The failure of Silicon Valley Bank and Signature Bank this past weekend sparked concerns over banking stress contagion. The jury is still out on whether it’s a few bad apples or the whole cart but taking no risks, governments were quick to emerge with monetary disinfectant on Monday. An article in the FT summed up the probable outcomes of the bank failure and its subsequent policymaker remedies. 1 Here’s what they might lead to and what it might mean for gold.
The SVB episode is likely to increase funding costs for banks, especially smaller regional banks. It highlighted the issue of Held-to-Maturity2 assets and in addition, the recent aggressive run up in interest rates has not been accompanied by a similar rise in deposit rates. The sensitivity of the latter to the former is known as the deposit beta. It has been low for a while. 3 A drive by banks to retain deposits could materially drive up the rates paid on them. With funding costs higher, and reports of deposits moving from smaller, regional bank to large too-big-to-fail institutions, banks are likely to curtail some lending too. This would lead to a further tightening of financial conditions. VC and tech companies and their founders and executives may find less understanding institutions than SVB reputedly was.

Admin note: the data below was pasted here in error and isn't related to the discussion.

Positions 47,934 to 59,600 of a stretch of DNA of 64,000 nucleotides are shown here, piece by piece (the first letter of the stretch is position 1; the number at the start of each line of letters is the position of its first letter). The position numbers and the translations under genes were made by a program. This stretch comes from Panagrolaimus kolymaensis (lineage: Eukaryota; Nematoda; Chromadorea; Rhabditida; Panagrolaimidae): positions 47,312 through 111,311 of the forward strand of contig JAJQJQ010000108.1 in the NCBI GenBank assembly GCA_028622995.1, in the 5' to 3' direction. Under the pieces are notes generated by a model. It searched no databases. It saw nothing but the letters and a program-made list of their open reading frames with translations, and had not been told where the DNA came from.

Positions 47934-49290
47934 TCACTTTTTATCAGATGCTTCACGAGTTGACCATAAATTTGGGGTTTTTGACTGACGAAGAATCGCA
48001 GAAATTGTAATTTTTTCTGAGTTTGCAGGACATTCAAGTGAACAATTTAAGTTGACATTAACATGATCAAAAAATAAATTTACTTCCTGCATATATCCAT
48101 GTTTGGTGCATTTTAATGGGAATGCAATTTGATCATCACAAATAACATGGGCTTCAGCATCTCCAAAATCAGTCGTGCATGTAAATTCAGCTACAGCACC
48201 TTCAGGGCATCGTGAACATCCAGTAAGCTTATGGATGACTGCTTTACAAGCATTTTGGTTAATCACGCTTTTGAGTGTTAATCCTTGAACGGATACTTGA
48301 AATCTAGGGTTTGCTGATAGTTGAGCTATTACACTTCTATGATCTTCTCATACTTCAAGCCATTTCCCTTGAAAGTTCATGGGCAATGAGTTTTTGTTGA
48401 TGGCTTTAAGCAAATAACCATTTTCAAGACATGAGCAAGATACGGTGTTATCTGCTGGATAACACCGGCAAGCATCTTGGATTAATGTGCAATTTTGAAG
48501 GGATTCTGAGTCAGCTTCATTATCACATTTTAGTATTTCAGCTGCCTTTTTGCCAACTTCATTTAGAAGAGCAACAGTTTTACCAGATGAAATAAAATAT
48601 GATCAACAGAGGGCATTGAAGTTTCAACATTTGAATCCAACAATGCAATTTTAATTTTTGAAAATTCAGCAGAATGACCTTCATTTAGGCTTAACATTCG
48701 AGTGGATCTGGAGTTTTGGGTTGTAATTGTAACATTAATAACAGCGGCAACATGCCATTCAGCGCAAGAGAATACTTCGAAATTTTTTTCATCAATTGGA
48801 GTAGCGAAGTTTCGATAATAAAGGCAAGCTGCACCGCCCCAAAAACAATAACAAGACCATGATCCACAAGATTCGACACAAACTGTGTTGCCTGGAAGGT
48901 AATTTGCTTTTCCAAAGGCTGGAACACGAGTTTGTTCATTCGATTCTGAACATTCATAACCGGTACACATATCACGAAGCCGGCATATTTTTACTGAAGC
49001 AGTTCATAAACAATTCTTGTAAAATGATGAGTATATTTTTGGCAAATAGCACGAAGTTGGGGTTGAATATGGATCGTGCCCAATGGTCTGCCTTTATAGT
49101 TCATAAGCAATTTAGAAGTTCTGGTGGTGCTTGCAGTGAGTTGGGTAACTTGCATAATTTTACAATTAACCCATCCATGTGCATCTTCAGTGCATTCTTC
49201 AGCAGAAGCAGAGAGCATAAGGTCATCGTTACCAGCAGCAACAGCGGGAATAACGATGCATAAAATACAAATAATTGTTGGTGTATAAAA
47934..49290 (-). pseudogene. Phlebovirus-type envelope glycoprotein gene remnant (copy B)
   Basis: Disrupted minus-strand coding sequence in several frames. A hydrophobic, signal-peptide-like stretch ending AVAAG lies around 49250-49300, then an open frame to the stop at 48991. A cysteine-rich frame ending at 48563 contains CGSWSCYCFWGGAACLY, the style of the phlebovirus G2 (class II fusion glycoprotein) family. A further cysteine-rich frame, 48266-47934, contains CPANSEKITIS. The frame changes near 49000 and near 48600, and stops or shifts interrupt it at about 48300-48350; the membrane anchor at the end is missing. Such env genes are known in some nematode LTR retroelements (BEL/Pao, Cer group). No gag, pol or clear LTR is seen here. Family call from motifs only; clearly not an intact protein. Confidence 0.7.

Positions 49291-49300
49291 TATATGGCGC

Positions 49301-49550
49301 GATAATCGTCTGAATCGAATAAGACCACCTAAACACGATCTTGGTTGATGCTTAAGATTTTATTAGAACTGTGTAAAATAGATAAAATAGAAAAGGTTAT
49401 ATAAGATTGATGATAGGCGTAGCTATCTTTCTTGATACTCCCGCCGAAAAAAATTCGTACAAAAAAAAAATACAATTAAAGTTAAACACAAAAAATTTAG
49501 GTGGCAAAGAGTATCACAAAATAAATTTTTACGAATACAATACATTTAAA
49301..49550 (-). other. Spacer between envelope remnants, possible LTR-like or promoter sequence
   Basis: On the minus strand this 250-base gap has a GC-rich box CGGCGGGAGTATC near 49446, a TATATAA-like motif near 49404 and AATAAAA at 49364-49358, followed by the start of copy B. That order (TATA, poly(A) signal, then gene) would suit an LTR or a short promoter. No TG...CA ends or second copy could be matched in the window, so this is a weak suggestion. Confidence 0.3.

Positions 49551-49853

The second scenario could be a reticence by the Fed (and potentially other central banks) to continue on their aggressive policy path, particularly as impact of policy tends to arrive with a lag as we have seen. The sizeable collapse in the 2-year Treasury yield (-61bps, largest drop since Oct 1982) and the implied fed funds terminal rate (-80bps) suggests as much (Chart 1).